• Employees might be encouraged to establish a new daily routine to include ‘work’ – in recognition of the fact that finding a job is a job in itself.
  • Insight sessions can be offered to explore the changing world of work and the new attitudes and skills that employees can develop to enhance long-term employability.
  • Professional networks can be reviewed and ideas developed for expanding them to enhance a sense of belonging.
  • Self-efficacy and self-worth can be developed through learning about strengths and recognising the uniqueness and inherent value of each person’s strengths ‘package’.
  • Self-esteem and self-respect can be rebuilt through engaging with work experience, volunteering and new learning experiences. If the individual can see they are once again making a contribution that is valued by others, their respect for themselves will return.
  • Finally, although the short-term goal may be to get a new job as soon as possible, individuals can be supported in using their new ‘work’ routine to build a vision of how they want their life and work to look in the medium- to long-term. This involves a more in depth exploration of who they are, what they have to offer, what they want to offer and why, followed by consideration of who they might want to that for, where and how.  Giving employees this sort of in depth career support can restore their faith that a life that allows them to express themselves and fulfill their potential is still possible.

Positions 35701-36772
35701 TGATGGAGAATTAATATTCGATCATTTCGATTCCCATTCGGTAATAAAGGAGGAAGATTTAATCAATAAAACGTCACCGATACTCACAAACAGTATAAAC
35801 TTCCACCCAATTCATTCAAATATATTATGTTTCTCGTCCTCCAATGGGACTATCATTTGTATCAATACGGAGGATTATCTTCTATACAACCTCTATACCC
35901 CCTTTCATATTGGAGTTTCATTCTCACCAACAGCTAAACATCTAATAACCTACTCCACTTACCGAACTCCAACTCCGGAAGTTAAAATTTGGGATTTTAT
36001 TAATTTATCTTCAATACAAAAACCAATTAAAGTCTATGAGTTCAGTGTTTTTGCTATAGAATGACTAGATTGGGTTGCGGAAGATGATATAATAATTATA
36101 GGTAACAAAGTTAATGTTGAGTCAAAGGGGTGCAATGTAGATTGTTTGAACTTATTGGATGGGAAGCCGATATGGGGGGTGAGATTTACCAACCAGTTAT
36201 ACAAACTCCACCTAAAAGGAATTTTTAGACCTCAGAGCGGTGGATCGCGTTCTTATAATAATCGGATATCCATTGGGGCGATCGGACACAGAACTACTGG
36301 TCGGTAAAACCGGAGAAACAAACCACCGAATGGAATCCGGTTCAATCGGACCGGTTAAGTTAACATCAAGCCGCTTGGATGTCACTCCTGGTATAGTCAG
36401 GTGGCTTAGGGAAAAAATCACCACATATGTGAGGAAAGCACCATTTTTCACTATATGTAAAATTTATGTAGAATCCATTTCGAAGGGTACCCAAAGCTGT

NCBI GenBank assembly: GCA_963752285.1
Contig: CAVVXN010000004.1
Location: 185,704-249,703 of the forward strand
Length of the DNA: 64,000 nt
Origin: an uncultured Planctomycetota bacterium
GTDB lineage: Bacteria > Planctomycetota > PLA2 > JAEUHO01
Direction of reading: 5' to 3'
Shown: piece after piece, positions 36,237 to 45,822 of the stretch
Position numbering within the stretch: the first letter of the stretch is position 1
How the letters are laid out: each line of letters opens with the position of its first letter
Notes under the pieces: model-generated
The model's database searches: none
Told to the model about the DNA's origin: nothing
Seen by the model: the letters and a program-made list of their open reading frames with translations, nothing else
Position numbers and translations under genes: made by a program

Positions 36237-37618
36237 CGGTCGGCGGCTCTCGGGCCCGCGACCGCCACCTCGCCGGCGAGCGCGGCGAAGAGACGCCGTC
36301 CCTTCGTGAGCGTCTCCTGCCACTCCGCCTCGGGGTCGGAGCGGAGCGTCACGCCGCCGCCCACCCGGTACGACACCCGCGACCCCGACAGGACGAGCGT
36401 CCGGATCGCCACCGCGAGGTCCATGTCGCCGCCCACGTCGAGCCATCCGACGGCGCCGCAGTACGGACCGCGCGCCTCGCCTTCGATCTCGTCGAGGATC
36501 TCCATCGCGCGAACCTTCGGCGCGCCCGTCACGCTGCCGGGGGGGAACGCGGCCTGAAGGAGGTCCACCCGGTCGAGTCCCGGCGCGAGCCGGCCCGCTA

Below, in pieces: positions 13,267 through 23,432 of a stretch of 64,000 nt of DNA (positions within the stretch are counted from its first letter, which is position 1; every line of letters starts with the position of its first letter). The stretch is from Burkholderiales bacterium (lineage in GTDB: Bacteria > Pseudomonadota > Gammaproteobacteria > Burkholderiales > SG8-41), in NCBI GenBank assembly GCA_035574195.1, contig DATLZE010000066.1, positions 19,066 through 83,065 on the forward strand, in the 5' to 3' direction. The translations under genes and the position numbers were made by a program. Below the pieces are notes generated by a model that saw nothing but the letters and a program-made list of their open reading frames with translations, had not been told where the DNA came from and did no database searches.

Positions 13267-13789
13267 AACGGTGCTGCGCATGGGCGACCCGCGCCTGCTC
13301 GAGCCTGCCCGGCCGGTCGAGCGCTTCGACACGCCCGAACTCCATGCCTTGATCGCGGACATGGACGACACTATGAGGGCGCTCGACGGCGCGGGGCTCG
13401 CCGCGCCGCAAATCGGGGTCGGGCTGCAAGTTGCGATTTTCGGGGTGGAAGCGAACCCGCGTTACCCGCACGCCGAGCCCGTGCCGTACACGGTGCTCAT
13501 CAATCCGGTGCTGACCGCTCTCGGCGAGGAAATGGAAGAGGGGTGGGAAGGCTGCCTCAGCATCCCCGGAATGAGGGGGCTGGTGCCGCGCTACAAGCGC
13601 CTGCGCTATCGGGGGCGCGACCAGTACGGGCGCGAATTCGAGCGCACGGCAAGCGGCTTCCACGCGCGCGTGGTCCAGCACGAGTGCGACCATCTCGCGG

The pandemic has been a new experience for us all – employers and employees alike – and the uncertainty it’s generated isn’t going to go away. The fears that individuals are experiencing are normal and understandable given that their usual ways of meeting their basic human needs have been unsettled.

Employers can be mindful of what those needs are and provide holistic redundancy/outplacement support to their former employees to help them address their needs in new ways, with a view to rebuilding confidence. In doing so, they will demonstrate that they understand how their soon-to-be-leaving employees are feeling and care about what happens next in their lives.

About the author

Charlotte Whitehead is a careers consultant who offers a strengths-based approach to professional and personal development.  She works mostly with people who are at a transition point in their work, especially those in mid-career who are seeking a new direction.  She uses Gallup’s CliftonStrengths® assessment along with other tools to help clients identify their natural talents and abilities, and understand the contribution that they, uniquely, can make. She has particular interests in meaning & purpose in work, and in the rehabilitation of ex-offenders.   You can connect with her on LinkedIn at or via her website at: